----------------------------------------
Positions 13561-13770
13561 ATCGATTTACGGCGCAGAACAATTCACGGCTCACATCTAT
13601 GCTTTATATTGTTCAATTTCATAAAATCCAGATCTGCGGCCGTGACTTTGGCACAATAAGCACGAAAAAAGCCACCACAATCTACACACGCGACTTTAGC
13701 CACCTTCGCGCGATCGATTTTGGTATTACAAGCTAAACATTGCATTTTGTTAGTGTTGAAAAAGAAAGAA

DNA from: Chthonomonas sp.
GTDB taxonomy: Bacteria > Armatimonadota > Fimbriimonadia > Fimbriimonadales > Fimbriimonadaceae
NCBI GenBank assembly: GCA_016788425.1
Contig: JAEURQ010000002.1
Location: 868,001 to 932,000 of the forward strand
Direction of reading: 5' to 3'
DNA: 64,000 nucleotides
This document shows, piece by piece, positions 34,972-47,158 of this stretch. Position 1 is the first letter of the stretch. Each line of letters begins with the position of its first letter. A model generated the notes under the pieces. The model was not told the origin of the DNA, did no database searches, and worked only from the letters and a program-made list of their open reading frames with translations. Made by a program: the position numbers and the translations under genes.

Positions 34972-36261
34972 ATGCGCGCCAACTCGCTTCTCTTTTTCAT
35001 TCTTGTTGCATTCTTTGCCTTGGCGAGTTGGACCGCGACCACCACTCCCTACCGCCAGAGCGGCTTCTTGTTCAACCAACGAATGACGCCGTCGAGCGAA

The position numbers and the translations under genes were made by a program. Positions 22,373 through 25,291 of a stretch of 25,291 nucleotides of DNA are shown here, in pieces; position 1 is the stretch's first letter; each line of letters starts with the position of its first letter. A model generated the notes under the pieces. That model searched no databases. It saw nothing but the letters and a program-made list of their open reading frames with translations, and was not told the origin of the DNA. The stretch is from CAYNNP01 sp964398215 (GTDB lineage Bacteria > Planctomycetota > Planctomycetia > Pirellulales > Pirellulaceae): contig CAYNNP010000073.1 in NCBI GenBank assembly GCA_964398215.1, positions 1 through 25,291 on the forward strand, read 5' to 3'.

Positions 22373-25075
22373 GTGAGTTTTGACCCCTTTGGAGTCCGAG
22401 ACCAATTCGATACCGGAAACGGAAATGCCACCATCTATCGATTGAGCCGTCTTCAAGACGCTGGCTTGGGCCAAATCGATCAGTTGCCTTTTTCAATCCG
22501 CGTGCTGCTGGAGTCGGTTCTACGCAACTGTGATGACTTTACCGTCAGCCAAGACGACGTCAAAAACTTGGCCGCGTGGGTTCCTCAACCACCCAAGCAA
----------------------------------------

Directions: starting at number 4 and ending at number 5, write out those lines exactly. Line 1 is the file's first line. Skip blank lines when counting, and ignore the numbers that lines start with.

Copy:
13701 CACCTTCGCGCGATCGATTTTGGTATTACAAGCTAAACATTGCATTTTGTTAGTGTTGAAAAAGAAAGAA

DNA from: Chthonomonas sp.